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In software development / IT contexts, "security by obscurity" (that is, having the security of your platform rely on the architecture of that platform remaining secret) is considered a terrible idea. This is a result of a lot of people trying that approach, and it ending badly when they do.

But the thing that is a bad idea is quite specific - it is "having a system which relies on its implementation details remaining secret". It I'd not an injunction against defense in depth, and having the exact heuristics you use for fraud or data exfiltration detection remain secret is generally considered good practice.

There is probably more to be said about why the one is considered terrible practice and the other is considered good practice.

Interesting! I had thought this already was your take, based on posts like Reward is not the Optimization Target.

Many people seem to expect that reward will be the optimization target of really smart learned policies—that these policies will be reward optimizers. I strongly disagree. As I argue in this essay, reward is not, in general, that-which-is-optimized by RL agents. [...] Reward chisels cognitive grooves into an agent.

I do think that sufficiently sophisticated[1] RL policies trained on a predictable environment with a simple and consistent reward scheme probably will develop an internal model of the thing being rewarded, as a single salient thing, and separately that some learned models will learn to make longer-term-than-immediate predictions about the future. So as such I do expect "iterate through some likely actions, and choose one where the reward proxy is high" will at some point emerge as an available strategy for RL policies[2].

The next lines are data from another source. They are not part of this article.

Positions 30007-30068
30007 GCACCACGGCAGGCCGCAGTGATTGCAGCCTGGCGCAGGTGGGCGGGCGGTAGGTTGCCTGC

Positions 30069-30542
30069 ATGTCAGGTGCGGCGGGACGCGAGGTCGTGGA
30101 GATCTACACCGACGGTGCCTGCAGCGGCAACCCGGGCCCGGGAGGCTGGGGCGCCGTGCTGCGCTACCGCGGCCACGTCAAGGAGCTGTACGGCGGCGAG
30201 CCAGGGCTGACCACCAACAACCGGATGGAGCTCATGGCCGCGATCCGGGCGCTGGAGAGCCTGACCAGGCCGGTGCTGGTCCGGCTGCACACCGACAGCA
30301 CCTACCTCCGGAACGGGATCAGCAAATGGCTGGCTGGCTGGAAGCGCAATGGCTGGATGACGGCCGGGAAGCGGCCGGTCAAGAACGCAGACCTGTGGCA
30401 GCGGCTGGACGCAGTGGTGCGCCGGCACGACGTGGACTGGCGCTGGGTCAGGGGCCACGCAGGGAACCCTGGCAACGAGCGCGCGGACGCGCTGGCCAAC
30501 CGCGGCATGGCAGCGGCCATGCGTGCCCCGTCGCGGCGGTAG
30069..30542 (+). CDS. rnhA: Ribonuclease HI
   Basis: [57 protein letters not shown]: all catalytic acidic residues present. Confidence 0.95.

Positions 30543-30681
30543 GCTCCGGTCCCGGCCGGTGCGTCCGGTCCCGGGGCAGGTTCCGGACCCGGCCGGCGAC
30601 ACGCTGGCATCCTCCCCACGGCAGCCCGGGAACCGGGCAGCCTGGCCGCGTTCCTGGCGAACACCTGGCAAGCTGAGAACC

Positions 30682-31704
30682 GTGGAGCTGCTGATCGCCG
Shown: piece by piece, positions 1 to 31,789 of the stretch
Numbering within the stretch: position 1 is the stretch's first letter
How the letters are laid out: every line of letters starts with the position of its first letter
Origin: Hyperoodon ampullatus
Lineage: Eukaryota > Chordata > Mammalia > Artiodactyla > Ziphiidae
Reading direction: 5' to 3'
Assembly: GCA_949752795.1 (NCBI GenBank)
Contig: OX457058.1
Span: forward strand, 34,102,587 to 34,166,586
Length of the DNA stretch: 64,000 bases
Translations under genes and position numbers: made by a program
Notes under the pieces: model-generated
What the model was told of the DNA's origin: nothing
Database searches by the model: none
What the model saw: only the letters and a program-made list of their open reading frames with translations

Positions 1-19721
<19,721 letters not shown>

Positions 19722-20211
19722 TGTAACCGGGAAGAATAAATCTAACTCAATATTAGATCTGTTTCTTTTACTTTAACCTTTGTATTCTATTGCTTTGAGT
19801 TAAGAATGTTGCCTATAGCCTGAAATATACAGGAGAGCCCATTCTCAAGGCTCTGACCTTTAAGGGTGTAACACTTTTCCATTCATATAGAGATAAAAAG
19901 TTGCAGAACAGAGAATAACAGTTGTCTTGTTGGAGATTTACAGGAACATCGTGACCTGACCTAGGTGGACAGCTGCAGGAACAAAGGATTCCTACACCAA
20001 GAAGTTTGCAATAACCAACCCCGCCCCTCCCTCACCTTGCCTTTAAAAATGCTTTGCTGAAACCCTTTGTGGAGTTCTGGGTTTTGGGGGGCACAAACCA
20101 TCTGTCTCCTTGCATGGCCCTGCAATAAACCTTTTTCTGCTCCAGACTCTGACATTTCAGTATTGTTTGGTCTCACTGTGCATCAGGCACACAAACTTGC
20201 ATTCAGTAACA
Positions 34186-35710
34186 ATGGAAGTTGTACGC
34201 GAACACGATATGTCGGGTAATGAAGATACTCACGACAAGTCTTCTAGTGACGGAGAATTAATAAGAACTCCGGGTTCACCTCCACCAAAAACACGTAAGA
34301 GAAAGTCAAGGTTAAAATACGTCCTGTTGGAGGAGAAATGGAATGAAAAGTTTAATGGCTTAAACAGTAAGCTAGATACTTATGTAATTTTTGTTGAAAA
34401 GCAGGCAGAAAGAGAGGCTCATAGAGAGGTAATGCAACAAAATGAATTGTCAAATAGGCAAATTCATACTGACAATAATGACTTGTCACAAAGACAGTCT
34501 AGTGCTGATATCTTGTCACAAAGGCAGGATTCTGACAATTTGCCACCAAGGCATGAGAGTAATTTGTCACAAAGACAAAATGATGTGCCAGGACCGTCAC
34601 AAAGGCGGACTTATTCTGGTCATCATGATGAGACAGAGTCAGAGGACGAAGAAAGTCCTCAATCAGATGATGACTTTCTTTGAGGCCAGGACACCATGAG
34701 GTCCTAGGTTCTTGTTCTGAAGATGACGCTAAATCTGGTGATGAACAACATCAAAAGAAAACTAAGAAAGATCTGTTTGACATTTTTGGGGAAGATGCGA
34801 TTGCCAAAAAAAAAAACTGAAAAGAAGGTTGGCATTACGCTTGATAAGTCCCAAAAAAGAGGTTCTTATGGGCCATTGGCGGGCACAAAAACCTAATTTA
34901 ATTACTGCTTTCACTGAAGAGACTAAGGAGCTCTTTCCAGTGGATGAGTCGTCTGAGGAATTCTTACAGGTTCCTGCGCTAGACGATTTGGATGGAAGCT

My impression is that it's an open question to what extent that available strategy is a better-performing strategy than a more sphexish pile of "if the environment looks like this, execute that behavior" heuristics, given a fixed amount of available computational power. In the limit as the system's computational power approaches infinite and the accuracy of its predictions about future world states approaches perfection, the argmax(EU) strategy gets reinforced more strongly than any other strategy, and so that ends up being what gets chiseled into the model's cognition. But of course in that limit "just brute-force sha256 bro" is an optimal strategy in certain situations, so the extent to which the "in the limit" behavior resembles the "in the regimes we actually care about" behavior is debatable.

  1. ^

    And "sufficiently" is likely a pretty low bar

  2. ^

    If I'm reading Ability to Solve Long Horizon Tasks Correlates With Wanting correctly, that post argues that you can't get good performance on any task where the reward is distant in time from the actions unless your system is doing something like this.

Ah, I see.

It may be worthwhile to instead define CMD as an array, rather than a string, like this

if [[ "$USE_S_FLAG" == 1 ]]; then
    CMD+=("-S", "$1")
"${CMD[@]}" "the" "rest" "of" "your" "args"

Of course at that point you're losing some of the readability benefits of using bash in the first place...

Edit: or, of course, you keep the script simple and readable at the cost of some duplication, e.g.

if [[ "$USE_S_FLAG" == 1 ]]; then
   "$CMD" -S "$1" "the" "rest" "of" "your" "args"